Judge thinks he’s as good as Mike Trout, who received a 10-year, $360 million extension in 2019. He wanted at least a nine-year deal for about $324 million, someone with direct knowledge of the negotiations told USA TODAY Sports’ Bob Nightengale.
So, in other words, the Yankees and Judge were $100 million apart.
Many wondered why the Yanks made their offer public, which isn’t their normal modus operandi, but it’s a PR game now. Brian Cashman and Co. made a serious offer, in their minds, and now we’ll see who was right.
Bob Klapisch / NJ.com (Star-Ledger…and one of the veterans of the local scene)
“Aaron Judge is taking the biggest gamble of his career after saying ‘No thanks’ to the Yankees’ reasonable seven-year offer at $30.5 million per….
“According to sources…Judge was asking for a nine-year pact worth an estimated $36 million per. After choking back their disbelief, it was the Yankees’ turn to say: never happening.
“Judge’s asking price was staggering, but give him credit for audacity. The right fielder believes in himself enough to walk away from a monster paycheck without even flinching.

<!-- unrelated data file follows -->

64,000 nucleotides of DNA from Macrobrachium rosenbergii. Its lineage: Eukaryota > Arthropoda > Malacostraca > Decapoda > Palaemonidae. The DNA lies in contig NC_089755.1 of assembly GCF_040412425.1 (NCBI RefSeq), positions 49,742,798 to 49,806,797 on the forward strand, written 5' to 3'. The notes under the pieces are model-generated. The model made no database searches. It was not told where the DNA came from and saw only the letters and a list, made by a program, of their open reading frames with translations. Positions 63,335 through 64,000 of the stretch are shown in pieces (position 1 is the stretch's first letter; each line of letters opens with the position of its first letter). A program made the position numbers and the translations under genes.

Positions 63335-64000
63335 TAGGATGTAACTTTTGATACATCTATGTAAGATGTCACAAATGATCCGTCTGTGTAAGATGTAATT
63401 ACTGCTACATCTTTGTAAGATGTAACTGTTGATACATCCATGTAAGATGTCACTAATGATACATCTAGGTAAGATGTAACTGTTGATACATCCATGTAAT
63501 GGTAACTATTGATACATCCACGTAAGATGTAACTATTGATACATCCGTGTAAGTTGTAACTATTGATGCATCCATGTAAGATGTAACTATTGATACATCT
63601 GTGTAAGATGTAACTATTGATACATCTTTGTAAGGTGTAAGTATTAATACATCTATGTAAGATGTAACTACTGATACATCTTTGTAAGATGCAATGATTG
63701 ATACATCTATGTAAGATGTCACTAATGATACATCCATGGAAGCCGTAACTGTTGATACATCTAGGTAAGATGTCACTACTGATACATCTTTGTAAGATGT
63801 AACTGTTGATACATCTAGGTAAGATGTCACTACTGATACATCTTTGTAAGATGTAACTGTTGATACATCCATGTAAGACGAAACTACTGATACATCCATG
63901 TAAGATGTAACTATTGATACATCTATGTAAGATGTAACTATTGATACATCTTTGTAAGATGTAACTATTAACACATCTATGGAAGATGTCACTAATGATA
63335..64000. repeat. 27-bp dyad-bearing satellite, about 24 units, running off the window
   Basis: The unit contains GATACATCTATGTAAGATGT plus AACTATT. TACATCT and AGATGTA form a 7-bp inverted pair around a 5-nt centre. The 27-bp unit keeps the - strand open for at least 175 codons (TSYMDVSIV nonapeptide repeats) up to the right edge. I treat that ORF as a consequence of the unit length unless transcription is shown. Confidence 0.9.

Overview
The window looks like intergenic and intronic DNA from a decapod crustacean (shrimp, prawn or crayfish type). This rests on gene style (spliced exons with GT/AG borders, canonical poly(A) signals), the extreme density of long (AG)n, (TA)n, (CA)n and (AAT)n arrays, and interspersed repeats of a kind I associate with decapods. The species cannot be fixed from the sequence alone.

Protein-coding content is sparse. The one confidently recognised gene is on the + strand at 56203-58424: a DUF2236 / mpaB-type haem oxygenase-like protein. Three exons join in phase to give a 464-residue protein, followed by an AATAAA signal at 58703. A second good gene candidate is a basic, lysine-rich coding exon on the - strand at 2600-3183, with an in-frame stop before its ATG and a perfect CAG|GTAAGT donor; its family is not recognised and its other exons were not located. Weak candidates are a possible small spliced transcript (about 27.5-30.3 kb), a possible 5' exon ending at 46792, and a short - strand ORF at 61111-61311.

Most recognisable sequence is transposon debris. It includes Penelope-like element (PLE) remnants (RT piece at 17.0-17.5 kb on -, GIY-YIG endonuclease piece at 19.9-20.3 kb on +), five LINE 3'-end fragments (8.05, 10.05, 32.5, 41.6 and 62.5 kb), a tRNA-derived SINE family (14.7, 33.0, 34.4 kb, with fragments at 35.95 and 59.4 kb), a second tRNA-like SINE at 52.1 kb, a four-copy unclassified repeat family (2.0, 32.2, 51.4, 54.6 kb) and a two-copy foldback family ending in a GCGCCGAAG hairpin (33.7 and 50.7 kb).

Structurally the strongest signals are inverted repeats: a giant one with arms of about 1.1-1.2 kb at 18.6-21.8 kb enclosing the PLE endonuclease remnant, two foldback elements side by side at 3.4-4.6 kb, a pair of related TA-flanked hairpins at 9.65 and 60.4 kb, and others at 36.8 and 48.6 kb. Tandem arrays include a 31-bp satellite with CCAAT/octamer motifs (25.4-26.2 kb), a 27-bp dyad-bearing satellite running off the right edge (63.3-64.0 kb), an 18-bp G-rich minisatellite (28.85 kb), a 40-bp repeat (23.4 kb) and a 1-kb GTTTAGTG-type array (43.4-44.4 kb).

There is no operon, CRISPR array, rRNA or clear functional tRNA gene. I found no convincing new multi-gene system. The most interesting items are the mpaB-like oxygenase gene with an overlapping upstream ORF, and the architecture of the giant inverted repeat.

“Put it this way… Judge thinks he should be paid more than Mike Trout. To paraphrase Hal Steinbrenner’s response, not in a million years.
“Judge is a huge talent and has become more famous than Trout. That’s an achievement in itself. But I don’t know of a single MLB executive who’d take the Yankees’ slugger over the Angels’ three-time MVP. Judge, undeterred, intends to prove the Yankees wrong over the next six months. What a pressure cooker it’s going to be.
“The big slugger will need a tour de force performance starting now, both on and off the field. That means leading the Yankees’ charge to the World Series, staying healthy all summer and figuring out how not to miss nine games in Toronto because of Canada’s Covid restriction….
“Cashman said the decision to reveal the Yankees’ position was made ‘out of transparency’ even though teams rarely negotiate in the public arena. What the hierarchy really wanted was to a) get Steinbrenner, who’s been relentlessly mocked as a cheapskate, off the hook and b) put the onus for the talks’ collapse on Judge.
“That’s not to say the Yankees are demonizing the slugger. They still like him. $30.5 million is historic money.” But Judge wanted the Yanks to match Trout’s contract.
“That singular comparison to Trout baffled both Steinbrenner and Cashman, and rightfully so. As terrific as Judge has been (at times) in his Yankees career, he’s still a rung below Trout, who is already a first-ballot Hall of Famer….
“Now the question is how Judge will respond. The next six months will be a game by game, at-bat by at-bat audition. Judge said, ‘I don’t want any distractions’ from this point forward. But let’s be serious. Judge’s future will be the only narrative that matters this summer.”
And that’s the truth.